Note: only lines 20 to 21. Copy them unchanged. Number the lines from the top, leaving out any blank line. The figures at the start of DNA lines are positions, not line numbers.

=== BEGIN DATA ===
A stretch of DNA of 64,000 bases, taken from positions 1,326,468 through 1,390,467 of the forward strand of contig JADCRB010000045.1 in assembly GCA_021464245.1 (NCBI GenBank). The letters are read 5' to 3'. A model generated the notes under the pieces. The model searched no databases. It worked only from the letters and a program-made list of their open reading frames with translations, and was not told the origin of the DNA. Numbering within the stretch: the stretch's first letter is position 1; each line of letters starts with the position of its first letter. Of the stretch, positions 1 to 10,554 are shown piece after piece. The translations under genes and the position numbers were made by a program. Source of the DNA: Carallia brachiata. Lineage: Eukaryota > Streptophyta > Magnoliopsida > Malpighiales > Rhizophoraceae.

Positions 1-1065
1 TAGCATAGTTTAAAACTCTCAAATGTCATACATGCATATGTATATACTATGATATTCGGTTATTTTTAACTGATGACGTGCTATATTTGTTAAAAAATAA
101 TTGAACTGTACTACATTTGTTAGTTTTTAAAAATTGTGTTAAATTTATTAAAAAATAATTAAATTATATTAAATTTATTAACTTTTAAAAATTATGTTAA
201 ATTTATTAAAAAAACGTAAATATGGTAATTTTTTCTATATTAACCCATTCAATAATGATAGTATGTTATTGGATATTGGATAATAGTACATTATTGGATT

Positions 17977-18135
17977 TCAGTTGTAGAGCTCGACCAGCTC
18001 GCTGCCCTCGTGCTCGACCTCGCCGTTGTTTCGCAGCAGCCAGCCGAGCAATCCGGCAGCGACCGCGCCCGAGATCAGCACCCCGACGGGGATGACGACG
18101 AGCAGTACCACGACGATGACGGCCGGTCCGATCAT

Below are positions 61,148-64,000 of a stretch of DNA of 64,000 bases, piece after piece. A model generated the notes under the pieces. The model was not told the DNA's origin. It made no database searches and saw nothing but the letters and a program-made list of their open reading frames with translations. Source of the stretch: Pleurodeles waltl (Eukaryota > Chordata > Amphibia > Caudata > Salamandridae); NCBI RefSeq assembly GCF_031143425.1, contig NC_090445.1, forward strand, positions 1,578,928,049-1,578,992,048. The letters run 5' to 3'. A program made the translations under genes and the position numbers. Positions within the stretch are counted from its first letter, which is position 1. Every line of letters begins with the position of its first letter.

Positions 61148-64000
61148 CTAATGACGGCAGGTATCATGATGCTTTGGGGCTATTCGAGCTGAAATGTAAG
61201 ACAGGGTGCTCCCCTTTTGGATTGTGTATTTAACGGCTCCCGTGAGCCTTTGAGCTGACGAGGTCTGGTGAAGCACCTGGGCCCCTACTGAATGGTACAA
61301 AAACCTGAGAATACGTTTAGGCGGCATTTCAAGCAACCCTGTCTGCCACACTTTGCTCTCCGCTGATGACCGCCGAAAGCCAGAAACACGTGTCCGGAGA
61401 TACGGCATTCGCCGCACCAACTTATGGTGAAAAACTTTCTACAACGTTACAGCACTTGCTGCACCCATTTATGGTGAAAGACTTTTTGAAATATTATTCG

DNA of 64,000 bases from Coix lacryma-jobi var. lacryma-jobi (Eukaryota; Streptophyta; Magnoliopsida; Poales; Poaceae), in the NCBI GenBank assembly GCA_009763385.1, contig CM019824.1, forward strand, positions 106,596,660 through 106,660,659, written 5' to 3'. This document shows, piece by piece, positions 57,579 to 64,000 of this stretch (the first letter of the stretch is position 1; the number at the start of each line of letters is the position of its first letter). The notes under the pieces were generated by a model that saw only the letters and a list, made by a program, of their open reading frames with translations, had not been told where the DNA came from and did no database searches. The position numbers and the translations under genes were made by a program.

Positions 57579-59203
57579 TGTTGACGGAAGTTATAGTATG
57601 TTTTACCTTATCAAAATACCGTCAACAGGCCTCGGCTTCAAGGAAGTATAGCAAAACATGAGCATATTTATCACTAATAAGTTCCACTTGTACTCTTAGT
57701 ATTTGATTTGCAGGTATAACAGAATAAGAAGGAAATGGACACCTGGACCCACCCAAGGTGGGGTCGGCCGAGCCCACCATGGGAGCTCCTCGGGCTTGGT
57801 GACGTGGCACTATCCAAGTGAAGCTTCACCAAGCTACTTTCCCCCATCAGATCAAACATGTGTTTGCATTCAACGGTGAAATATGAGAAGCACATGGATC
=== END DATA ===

57701 ATTTGATTTGCAGGTATAACAGAATAAGAAGGAAATGGACACCTGGACCCACCCAAGGTGGGGTCGGCCGAGCCCACCATGGGAGCTCCTCGGGCTTGGT
57801 GACGTGGCACTATCCAAGTGAAGCTTCACCAAGCTACTTTCCCCCATCAGATCAAACATGTGTTTGCATTCAACGGTGAAATATGAGAAGCACATGGATC